Rehabilitation is an essential part of trauma. The most rigorous ideals, stern from our ability to create the environment we deserve. In the case of GBV, like any other kind of traumatic incident, the place of rehabilitation cannot be over-emphasized.

 

Throughout the world, it is estimated that one in three women will experience some form of gender-based violence (GBV) throughout her lifetime, threatening her quality of life and overall wellbeing as she navigates healing and recovery after these experiences (Heise et al., 2002; Walsh et al., 2015)

The physical and emotional distress caused by GBV (i.e. intimate partner violence, sexual violence) can impact survivors long after their perpetrator is out of their life. So, the place of rehabilitation is more germane that the actual impact of violence.

 

Beyond physical and mental health symptoms, GBV can affect survivors on many personal, social, and spiritual levels, impacting their ability to connect to themselves, others, and the world around them (Sinko & Saint Arnault, 2019) According to Allen and Wozniak (2010), recovering from abuse is “a social, spiritual, cultural, and psychological process”

 

According to SAGE journals which identified seven main rehabilitation domains: (1) reconstructing identity, (2) reconnecting with the self, (3) regaining power and control, (4) cultivating worthiness, (5) relating to others, (6) rebuilding hope and a positive worldview, (7) finding peace.

 

On reconnecting with self, the concept hinges on restoring and regaining one's self image, self worth and role, on the journey to recovery.

For example, saying “oh, I got this.” Than saying, “well, I can't do this.” First, the survivor has to identify his/her place in trauma recovery.

 

Reconstructing one's identity encompasses being hopeful that, whatever had happened doesn't define you. At that point, the survivor should become open to the possibilities of healing and also be ready to leap when it comes.

 

Finding peace in terms of freedom and the current situation can hugely attribute to the rehabilitation of GBV survivors. If they can come to terms with the triggers, peace sets in,  and healing is facilitated.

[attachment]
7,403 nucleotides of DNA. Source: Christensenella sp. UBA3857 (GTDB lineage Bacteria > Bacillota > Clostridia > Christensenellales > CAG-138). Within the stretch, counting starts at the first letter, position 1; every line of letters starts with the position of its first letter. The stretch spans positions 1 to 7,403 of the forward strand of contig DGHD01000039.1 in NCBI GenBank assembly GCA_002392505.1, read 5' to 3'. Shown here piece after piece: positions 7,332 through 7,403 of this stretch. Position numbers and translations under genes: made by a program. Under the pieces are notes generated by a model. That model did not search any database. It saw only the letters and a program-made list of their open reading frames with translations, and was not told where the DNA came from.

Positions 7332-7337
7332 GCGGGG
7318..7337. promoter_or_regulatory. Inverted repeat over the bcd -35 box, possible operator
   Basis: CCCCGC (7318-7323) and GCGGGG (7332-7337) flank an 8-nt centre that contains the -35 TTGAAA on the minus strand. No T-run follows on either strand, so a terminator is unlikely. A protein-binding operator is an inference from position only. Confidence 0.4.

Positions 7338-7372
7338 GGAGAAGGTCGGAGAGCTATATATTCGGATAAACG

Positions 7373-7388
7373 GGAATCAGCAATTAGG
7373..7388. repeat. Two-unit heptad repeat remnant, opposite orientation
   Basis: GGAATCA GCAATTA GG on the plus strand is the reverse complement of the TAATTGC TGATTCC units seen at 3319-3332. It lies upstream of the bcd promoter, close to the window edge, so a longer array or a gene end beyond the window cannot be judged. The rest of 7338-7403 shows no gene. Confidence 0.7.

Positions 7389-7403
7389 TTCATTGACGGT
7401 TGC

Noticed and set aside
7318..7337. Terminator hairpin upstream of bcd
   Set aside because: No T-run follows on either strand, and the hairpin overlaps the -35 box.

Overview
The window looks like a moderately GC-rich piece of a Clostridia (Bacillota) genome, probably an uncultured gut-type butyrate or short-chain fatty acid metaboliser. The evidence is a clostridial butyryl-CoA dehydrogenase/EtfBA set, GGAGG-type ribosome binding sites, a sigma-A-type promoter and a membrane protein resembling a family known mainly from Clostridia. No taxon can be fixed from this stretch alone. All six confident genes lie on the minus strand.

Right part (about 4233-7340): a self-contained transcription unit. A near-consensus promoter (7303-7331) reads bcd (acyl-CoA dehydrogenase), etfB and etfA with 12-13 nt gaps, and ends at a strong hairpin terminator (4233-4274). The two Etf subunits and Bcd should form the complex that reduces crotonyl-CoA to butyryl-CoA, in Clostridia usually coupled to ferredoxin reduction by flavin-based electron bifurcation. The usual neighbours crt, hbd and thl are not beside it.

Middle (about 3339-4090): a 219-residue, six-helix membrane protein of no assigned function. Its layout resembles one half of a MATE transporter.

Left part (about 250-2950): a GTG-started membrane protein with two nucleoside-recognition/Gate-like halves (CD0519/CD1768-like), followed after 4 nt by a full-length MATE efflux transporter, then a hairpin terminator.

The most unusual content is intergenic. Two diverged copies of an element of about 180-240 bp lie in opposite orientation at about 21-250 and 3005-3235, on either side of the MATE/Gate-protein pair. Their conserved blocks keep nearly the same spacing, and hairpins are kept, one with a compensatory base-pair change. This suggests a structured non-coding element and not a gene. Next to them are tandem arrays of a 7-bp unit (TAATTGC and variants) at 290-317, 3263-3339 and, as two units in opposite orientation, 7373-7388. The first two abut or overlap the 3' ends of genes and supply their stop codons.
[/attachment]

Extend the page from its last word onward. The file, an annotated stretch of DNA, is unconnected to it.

Survivors of GBV can cultivate worthiness by developing a sense of belonging, self-love and finding fulfillment in whatever they find themselves doing. Eg, engaging in what makes them happy and going to where they are loves and accepted.

 

On relating with others, survivors could relate better when they give an open end discussion.

To cultivate the habit of meaningful communication with others, they should find their voices amid chaos and also feel the need to contribute to discussions without feeling left out.

 

Regaining power and control has to be the chiefest of all rehabilitation domains: this concept deals with the aspect of acceptance and the will to take over lost grounds.When a survivor is determined to regain control, he/she exists as an alternative means to survive, rather than rely on the environment.

 

Having stated these, It is important to note thatrehabilitation does not occur in a vacuum. While this measure was intended to serve as a way to better understand cross-sectional correlations with healing as well as a tool to more holistically evaluate GBV recovery interventions, caution should be used when interpreting these results without context.

The role of culture, social standing, and social context are important things to consider when evaluating one’s recovery process. Thus, future research should aim to use this measure to better understand culturally-relevant mechanisms, barriers, and facilitators of these healing goals. Safety and security has also been found to be an essential foundation before one works toward recovery (Sinko & Hughesdon, in press)

 

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